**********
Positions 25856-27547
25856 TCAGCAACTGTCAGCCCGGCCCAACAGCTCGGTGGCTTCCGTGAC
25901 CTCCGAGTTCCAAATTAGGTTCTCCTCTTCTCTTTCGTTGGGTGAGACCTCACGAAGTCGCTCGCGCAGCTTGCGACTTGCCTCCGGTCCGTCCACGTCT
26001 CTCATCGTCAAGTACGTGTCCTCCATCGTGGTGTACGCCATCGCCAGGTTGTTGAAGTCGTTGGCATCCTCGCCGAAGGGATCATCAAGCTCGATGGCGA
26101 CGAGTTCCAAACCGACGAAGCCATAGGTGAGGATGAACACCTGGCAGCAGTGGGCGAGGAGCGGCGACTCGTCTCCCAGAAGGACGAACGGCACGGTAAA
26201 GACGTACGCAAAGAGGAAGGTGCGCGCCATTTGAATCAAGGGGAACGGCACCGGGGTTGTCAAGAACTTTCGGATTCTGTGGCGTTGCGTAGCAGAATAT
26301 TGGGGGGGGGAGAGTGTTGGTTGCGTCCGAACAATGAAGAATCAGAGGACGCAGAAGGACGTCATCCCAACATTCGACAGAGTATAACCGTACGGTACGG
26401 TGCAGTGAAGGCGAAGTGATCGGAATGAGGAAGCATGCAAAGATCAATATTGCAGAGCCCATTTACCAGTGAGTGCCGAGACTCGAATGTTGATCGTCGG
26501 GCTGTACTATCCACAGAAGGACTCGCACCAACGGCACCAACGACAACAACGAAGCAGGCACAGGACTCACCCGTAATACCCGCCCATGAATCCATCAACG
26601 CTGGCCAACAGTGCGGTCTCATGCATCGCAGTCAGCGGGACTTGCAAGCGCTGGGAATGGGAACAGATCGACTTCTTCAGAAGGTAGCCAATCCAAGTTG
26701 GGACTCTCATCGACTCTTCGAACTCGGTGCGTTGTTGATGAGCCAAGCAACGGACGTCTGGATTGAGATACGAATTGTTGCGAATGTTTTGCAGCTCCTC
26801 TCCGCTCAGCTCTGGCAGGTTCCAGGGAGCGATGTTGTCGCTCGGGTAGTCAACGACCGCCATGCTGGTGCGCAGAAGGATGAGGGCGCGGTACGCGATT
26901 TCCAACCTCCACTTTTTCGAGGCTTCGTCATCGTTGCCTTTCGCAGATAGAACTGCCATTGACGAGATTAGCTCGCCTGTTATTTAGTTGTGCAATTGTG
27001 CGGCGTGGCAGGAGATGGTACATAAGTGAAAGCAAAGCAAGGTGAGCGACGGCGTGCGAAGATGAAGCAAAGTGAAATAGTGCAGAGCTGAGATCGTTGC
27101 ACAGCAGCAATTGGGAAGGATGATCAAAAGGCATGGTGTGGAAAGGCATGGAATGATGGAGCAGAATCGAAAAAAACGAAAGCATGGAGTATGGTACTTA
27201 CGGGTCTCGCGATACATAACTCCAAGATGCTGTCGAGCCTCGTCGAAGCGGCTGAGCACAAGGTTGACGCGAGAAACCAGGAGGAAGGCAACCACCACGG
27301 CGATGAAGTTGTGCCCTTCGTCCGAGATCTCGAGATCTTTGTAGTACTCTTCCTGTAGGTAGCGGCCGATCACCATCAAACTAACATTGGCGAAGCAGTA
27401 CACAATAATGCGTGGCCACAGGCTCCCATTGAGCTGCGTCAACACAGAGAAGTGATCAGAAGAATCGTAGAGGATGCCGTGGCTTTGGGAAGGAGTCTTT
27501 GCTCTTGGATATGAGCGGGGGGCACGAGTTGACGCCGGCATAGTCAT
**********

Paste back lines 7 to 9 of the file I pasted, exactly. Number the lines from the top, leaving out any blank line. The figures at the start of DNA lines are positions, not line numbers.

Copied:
26301 TGGGGGGGGGAGAGTGTTGGTTGCGTCCGAACAATGAAGAATCAGAGGACGCAGAAGGACGTCATCCCAACATTCGACAGAGTATAACCGTACGGTACGG
26401 TGCAGTGAAGGCGAAGTGATCGGAATGAGGAAGCATGCAAAGATCAATATTGCAGAGCCCATTTACCAGTGAGTGCCGAGACTCGAATGTTGATCGTCGG
26501 GCTGTACTATCCACAGAAGGACTCGCACCAACGGCACCAACGACAACAACGAAGCAGGCACAGGACTCACCCGTAATACCCGCCCATGAATCCATCAACG